For years, football coaches attempted to convert black quarterbacks to wide receivers, defensive backs, or other less prominent positions where the black quarterbacks' typically greater athleticism made them more of a sure-thing at making the team than at quarterback, but now the tide has turned. For example, the phenomenally gifted Atlanta QB Michael Vick was recently given the biggest contract in the NFL even though he has yet to prove he has NFL-quality accuracy as a thrower.

Now, it's white quarterbacks who are getting short-changed.

Perhaps the most phenomenal athlete in this year's NFL draft was Arkansas's 6'-6" 242 lb. quarterback Matt Jones who rushed for over 2,500 yards in college (6.6 yards per carry) and threw for 5,800 yards (55% completion rate) and 55 touchdowns with 30 interceptions. He ran a 4.37 40 yard dash, comparable to the most reliable reported time for Vick of 4.36 (although there is a lot of speculation about Vick being faster than that). Jones has a 39.5 inch vertical leap. He was also a starter on Arkansas's basketball team. His Wonderlic score was a little low for a quarterback (19 or IQ of 98) but not atrocious. And he made the honor roll while playing Division 1-A football and basketball, which is impressive.

Jones doesn't have Vick's rocket arm, but he is a half-foot taller which means he can see over huge linemen much better.

But, Jones is white, so in the post-season collegiate all star games, he played as a receiver, where he dazzled scouts with his hands. One observer compared him to USC's awesome Mike Williams, saying Jones is taller, heavier, faster, and has better hands.

Of course, wide receiver is mostly a black position, so lots of NFL guys tried to talk Jones into playing tight end, a position where whites are more common. Chris Mortensen of ESPN wrote:

"You know, it's funny," one AFC head coach told me last week. "We asked [Jones] about putting on some weight and playing tight end, and he made it clear that he thought it was foolish. He said, 'So you want me to put on 20 pounds and be a 4.57 guy instead of a 4.37 guy?' When you put that into context, you have to admit he makes sense.

Still, why not take a chance on this guy turning into a run and pass quarterback in the mold of Vick and Donovan McNabb? If he was black, there'd be an outcry against turning him into a receiver as racial prejudice in action, but because he's white, it's simply assumed that he can't run well enough to be adequate at QB until he learns how to be a good passer (just as McNabb didn't become a really good passer until last season, his sixth in the league, and Vick isn't there yet).

*

Caste Football has some irritable but interesting reflections on the draft.


My published articles are archived at iSteve.com -- Steve Sailer

May 10, 2005

Malcolm Gladwell on the Flynn Effect

When Gladwell isn't crippled by political correctness or by his hunger for corporate ka-ching, he remains an insightful commentator. Here he writes about Steven Johnson's book on the Flynn Effect:

Being “smart” involves facility in both kinds of thinking—the kind of fluid problem solving that matters in things like video games and I.Q. tests, but also the kind of crystallized knowledge that comes from explicit learning. If Johnson’s book has a flaw, it is that he sometimes speaks of our culture being “smarter” when he’s really referring just to that fluid problem-solving facility. When it comes to the other kind of intelligence, it is not clear at all what kind of progress we are making, as anyone who has read, say, the Gettysburg Address alongside any Presidential speech from the past twenty years can attest. The real question is what the right balance of these two forms of intelligence might look like. “Everything Bad Is Good for You” doesn’t answer that question.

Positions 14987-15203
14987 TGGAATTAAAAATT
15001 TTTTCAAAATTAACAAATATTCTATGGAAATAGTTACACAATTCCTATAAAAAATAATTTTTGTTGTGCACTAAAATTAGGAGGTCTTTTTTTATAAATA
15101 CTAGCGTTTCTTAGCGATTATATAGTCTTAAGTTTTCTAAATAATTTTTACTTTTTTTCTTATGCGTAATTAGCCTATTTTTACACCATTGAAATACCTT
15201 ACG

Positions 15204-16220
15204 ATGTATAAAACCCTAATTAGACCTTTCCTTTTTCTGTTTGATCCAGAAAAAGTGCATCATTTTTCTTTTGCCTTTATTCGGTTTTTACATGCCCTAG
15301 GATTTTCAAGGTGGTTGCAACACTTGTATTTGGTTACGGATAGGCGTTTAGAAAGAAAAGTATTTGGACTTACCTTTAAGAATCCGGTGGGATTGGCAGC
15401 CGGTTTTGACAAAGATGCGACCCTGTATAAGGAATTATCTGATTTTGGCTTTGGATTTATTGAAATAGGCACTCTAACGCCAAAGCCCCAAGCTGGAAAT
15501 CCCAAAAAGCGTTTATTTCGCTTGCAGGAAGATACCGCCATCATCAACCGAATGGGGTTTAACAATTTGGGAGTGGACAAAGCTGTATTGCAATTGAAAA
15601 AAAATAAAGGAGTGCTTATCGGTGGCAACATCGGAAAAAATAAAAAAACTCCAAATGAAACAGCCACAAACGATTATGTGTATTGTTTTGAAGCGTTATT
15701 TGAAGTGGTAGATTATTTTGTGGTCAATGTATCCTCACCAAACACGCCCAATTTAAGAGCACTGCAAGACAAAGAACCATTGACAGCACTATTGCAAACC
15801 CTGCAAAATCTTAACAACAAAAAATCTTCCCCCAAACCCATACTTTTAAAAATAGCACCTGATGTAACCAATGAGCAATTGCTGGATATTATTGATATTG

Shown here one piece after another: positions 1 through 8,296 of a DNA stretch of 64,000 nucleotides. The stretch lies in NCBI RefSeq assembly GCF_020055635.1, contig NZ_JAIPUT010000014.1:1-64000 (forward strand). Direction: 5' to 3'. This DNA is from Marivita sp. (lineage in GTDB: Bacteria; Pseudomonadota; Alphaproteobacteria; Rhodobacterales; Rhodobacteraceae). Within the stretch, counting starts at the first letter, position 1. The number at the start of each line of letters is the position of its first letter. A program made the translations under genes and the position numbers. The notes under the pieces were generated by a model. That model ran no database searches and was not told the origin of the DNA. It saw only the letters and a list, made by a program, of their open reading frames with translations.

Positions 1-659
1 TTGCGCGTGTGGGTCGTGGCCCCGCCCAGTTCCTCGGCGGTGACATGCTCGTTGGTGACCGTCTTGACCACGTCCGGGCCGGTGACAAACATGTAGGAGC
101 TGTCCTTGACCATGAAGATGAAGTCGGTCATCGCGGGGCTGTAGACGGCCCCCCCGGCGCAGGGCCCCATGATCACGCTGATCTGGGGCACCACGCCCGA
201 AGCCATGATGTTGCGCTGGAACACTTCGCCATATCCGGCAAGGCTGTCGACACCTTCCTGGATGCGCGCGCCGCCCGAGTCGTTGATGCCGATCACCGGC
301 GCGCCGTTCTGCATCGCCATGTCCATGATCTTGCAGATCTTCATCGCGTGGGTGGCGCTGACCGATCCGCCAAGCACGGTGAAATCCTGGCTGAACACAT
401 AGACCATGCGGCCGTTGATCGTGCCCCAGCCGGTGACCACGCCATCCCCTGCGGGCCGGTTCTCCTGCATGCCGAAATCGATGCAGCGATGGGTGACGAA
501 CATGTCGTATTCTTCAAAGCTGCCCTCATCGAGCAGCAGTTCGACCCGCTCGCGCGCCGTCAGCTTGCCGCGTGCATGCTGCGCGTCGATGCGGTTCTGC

America's stumbling into the War in Error in Iraq does not suggest that we know more today than in the past. Our taste for thinking hard about serious things does not appear any greater, especially when we have so many clever distractions so readily available.

For example, the number of IQ points burned every year these days in the study of baseball statistics is phenomenal. A funny (or perhaps not so amusing) example of this is how much more critical comment Steven D. Levitt has elicited by attacking Michael Lewis' book Moneyball, which praises Oakland A's general manager Billy Beane's use of advanced statistics to find winning ballplayers for cheap, than by trumpeting his Swiss Cheese theory that abortion-cut-crime, an assertion that most commentators have accepted on faith. You can see the red-hot controversy over Levitt's heresy on the Oakland A's here, here, and here.

Gregory Cochran looked at how much adult Americans know today about things of real world importance versus in the past for The American Conservative and discovered the answer in both cases was: not much.

Still, I'm tired of hearing comparisons of the sophistication of "The Sopranos" to lowbrow old time mass market TV shows, as in this quote from Gladwell:

To watch an episode of “Dallas” today is to be stunned by its glacial pace—by the arduous attempts to establish social relationships, by the excruciating simplicity of the plotline, by how obvious it was. A single episode of “The Sopranos,” by contrast, might follow five narrative threads, involving a dozen characters who weave in and out of the plot.

Look, "Dallas" was for morons then, too. I took a train ride in Italy in 1980, sharing a compartment with two English hooligans on their way to Turin for a soccer riot. They asked where I was from, but they'd never heard of Houston. So, I said Houston was near Dallas. "Who shot J.R.?" they excitedly exclaimed in unison.